The Year of the Hamster
Ham-a-Lam Pepper Stevens, my last class’ beloved pet hamster, died yesterday at the pretty-elderly-for-a-Roborovski* age of three. I’d grown pretty attached to him, not just because he was completely adorable, but because he represents a lot of my favorite things about the classroom culture my students and I built in Room 120.
A little background info: I believe that community-building is the first and most important job you can do as a teacher. From a practical perspective, “managing” thirty other people is a lot easier when they all get along (more or less), and when they like and trust you enough to uphold positive norms for themselves, instead of relying on you to manage their behavior for them. From an academic perspective, learning happens more easily, deeply, and meaningfully when students feel safe and comfortable.
My then-fourth graders didn’t necessarily come into my classroom with a lot of social problem-solving skills, though. Though some had team sports or unstructured play experience, a lot had also grown up in front of screens watching TV or playing video games, which means they’d had fewer chances to learn those basic social skills many of us take for granted. To help us all get on the same page, I built time into our day for brief morning and afternoon meetings (where we got to know each other and check in about what was happening in school), and I also created a point system. Each time I ‘caught’ students being good– doing things that helped build our community, like lending a pencil to someone who needed it, helping a table-mate when s/he didn’t understand something, or resolving a conflict peacefully– I added a glass stone to a clear jar. That helped them visualize how many great things were going on in the classroom. At the beginning of the week, they’d vote on a goal for how many points they thought they could earn, and at the end of the week we’d count them to see if the goal was met.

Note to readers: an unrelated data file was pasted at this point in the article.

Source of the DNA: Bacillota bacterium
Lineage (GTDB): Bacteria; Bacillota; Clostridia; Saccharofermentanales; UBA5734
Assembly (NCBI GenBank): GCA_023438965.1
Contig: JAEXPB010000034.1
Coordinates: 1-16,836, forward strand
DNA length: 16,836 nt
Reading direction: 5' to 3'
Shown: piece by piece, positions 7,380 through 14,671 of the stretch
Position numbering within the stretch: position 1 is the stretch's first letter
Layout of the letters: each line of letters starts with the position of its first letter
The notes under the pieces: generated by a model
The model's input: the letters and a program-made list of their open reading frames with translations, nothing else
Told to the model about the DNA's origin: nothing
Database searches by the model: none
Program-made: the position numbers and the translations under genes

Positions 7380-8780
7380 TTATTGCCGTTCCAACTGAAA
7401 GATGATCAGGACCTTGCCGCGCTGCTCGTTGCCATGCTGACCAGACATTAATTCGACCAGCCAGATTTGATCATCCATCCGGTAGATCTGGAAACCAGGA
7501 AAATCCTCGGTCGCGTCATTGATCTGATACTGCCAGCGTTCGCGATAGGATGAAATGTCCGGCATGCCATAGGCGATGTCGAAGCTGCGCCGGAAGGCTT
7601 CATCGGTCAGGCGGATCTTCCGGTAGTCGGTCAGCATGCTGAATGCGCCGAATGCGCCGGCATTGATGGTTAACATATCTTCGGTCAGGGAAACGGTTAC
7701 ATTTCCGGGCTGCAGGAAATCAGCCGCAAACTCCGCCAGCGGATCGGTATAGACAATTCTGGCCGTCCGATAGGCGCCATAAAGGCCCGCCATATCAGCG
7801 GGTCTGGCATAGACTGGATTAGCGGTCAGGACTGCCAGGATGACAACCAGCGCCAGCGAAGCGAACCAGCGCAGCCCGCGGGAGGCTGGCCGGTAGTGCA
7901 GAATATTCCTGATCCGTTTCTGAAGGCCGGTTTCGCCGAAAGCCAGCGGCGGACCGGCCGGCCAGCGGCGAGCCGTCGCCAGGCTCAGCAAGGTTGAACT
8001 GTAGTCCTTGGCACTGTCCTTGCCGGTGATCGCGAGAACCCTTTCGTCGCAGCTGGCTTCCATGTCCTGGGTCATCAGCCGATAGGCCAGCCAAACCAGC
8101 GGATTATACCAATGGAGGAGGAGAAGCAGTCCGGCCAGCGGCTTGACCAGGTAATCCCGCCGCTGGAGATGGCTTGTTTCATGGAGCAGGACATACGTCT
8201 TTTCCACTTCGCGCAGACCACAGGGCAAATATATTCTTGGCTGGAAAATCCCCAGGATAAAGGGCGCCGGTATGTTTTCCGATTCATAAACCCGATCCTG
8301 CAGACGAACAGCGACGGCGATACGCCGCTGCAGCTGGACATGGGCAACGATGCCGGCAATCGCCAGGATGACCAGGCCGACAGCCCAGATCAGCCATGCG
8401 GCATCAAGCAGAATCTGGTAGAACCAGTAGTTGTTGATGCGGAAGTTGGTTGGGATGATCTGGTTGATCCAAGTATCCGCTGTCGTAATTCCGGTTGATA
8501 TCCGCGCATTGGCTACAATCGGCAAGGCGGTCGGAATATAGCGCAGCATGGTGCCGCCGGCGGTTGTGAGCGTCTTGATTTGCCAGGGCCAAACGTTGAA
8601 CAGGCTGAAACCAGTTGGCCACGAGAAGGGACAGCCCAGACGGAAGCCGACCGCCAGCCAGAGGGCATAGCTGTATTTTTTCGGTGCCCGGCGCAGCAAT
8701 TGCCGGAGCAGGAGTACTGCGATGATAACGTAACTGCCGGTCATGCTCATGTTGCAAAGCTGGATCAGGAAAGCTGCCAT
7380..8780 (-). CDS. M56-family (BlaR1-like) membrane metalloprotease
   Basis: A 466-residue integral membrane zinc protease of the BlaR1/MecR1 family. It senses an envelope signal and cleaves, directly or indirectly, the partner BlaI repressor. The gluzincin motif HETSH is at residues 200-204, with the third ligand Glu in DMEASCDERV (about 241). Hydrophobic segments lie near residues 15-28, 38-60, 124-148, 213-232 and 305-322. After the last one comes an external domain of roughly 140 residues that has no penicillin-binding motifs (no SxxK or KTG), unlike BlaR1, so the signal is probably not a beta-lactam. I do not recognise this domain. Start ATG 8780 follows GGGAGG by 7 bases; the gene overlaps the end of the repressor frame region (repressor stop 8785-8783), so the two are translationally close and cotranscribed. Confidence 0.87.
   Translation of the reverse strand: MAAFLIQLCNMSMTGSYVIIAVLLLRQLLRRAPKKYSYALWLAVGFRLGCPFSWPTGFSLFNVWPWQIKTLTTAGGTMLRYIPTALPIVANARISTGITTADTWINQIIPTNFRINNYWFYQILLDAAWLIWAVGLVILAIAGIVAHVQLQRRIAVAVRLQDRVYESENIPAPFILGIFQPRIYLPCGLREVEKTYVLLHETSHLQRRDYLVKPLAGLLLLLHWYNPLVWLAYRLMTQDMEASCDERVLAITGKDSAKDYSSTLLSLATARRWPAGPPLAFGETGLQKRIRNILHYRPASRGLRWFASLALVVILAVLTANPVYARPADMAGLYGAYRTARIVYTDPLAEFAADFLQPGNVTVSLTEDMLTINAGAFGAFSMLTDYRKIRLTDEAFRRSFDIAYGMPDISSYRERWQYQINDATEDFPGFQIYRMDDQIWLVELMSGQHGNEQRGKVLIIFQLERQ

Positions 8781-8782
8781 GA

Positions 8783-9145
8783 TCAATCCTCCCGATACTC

The overall plan worked, and as the kids started to feel at home in the classroom, they started clamoring for a pet. I was a bit skeptical. I thought there was a good chance this pet would end up being my responsibility, I couldn’t immediately see how it fit with anything we were doing, and I don’t believe in adding things to the classroom that don’t have a clear purpose. But I made them a deal: if they met or exceeded their point goal five weeks in a row, then we would have a serious conversation about getting a pet. Much to their credit, the kids stepped up, setting ambitious goals for themselves, and working hard to exceed them for the next five weeks.
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That meant it was my turn to step up. Instead of teaching the CSAP prep unit DPS includes in the curriculum in late fall (ruh roh…), I designed a whole unit around our potential class pet. First, I had the students think about what kind of pet they wanted. They each wrote about the kind of pet they’d like the most, and then as the list of potential pets was reduced a little, we held debates to help us decide what kind of pet would work best in our classroom.
(The debates were hilarious, by the way. Most kids ended up on one of three teams: turtle, bird, and hamster. But one brave soul thought we should have a pet snail, and dammit if he didn’t stand up by himself in those debates and argue for it. It was incredibly funny, and I was so proud of him for being brave enough to stand up for an unpopular idea.)